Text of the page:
COMPENSATION COMMITTEE REPORT ON EXECUTIVE COMPENSATION

 

The Compensation Committee consists of three non-employee directors appointed by the Board of Directors.  The Committee has been authorized by the Board of Directors to set the annual salary and incentive compensation of each of the executive officers of the Company and to review and approve overall compensation levels and benefit plans of the Company.  The Company’s Chief Executive Officer and the officers and directors of the Company’s subsidiaries have principal responsibility for determining compensation and benefits for employees of the subsidiaries.

 

Compensation Philosophy

 

The Company’s executive compensation policies, as endorsed by the Compensation Committee, are designed to:

 

                  Attract, motivate and retain executives whom the Committee believes are critical to the long-term success of the Company;

 

                  Reward individual contributions to the Company’s accomplishment of certain profit and operational goals;

 

                  Promote a pay-for-performance philosophy by placing a significant portion of total compensation “at risk” while providing a level of compensation opportunity that is competitive with companies of similar profitability, complexity and size; and

 

                  Provide an opportunity to own the Company’s Common Stock so that executives will have common interests with the Company’s shareholders.

 

The Compensation Committee believes that each of these factors is important to the financial performance of the Company.  In implementing its executive compensation program, the Company and the Committee seek to link executive compensation directly to earnings performance and, consequently, to increases in shareholder value.

 

The components of the Company’s current executive compensation program are comprised of base salary, cash incentive compensation, long-term incentive awards principally in the form of stock option grants and, in some cases, a retention component.

 

17



 

Base Salary and Cash Incentive Compensation

 

The Compensation Committee establishes, for recommendation to the Board of Directors, the base salary and incentive compensation of the Chief Executive Officer, Chief Financial Officer and General Counsel.  Base salary levels are reviewed annually by the Committee and adjusted based upon competitive market factors and the officer’s ability to contribute to the overall success of the Company’s mission.  Incentive compensation is based on the individual’s contribution to the Company’s annual performance, as measured against goals determined at the beginning of each fiscal year and approved by the Board.  Incentive compensation generally will not exceed 100% of an officer’s base salary, although officers may on occasion receive a larger portion of their total compensation through incentive compensation than from salary, thereby placing a greater percentage of their compensation at risk.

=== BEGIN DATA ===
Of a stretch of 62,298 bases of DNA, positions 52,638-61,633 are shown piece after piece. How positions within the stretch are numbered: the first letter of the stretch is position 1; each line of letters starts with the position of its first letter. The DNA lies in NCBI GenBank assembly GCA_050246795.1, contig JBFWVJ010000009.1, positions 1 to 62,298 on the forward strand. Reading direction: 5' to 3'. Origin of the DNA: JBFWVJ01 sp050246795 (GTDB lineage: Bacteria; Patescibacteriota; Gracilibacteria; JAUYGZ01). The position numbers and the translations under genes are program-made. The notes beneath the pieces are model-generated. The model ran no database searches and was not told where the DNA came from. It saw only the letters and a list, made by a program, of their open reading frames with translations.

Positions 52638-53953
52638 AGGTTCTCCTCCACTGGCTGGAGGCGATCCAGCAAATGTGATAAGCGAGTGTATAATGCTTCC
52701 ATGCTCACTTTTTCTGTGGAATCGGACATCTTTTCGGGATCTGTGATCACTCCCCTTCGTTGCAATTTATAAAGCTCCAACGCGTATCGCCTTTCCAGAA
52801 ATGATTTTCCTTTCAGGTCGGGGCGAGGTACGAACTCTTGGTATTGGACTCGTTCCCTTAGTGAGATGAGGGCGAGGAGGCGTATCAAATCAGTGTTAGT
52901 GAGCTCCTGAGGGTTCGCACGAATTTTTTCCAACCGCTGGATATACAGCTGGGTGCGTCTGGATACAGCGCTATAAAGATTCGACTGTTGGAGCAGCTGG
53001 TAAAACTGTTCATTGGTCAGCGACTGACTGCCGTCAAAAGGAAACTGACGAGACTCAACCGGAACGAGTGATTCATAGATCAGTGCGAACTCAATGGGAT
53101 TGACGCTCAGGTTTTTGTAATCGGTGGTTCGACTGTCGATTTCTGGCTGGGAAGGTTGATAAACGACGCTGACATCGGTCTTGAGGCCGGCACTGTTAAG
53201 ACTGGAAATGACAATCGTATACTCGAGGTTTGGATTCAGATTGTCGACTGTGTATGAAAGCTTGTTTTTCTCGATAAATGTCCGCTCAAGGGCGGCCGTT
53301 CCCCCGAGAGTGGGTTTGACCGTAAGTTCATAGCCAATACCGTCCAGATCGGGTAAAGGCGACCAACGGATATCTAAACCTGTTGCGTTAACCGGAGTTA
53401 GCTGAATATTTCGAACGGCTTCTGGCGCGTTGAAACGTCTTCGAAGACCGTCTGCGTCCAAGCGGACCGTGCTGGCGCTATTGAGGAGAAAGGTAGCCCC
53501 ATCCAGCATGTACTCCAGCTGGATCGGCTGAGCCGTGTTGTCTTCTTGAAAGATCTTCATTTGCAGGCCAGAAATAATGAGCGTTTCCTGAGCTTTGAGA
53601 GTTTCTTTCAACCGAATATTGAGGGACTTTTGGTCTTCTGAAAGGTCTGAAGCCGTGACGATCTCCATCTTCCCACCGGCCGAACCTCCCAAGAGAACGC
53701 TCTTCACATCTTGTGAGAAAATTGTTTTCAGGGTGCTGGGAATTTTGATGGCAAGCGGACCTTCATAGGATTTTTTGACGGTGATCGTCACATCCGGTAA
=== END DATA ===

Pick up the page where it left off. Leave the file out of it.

Historically, executive compensation has been based on three elements:

 

                  Financial results of the Company and its subsidiaries;

 

                  Operational performance of the Company and its subsidiaries; and

 

                  Individual performance.

 

The Committee also considers such other compensation elements as the 401(k) plan,  short and long term disability benefits, executive benefits such as annual physicals and life insurance.

 

In setting its compensation recommendations for fiscal 2005, the Compensation Committee obtained reports and analyses from a compensation consulting group and outside legal counsel.

 

Based on the factors described above, the Compensation Committee concluded that Mr. Foley has continued to excel in his leadership role.  Accordingly, the Compensation Committee found it appropriate to assure the retention of Mr. Foley by recommending that the Company execute a four-year employment agreement with him.  Under the employment agreement, Mr. Foley’s total compensation includes a base salary of $350,000, a one-time bonus of $500,000 that must be repaid in prorated amounts if Mr. Foley’s employment terminates prior to September 30, 2008, annual cash incentive compensation targeted at 100% of his annualized base salary, a vesting retention component and an annual discretionary stock option grant.  The employment agreement also grants Mr. Foley travel privileges with Northwest and Mesaba and provides for severance payments upon Mr. Foley’s termination.  For his performance in fiscal 2005, Mr. Foley received cash incentive compensation in the amount of $350,000.  The Compensation Committee also approved a relocation assistance agreement for Mr. Foley in fiscal 2006.  Mr. Foley’s annual living allowance terminated following his relocation to Minneapolis, Minnesota in September 2005.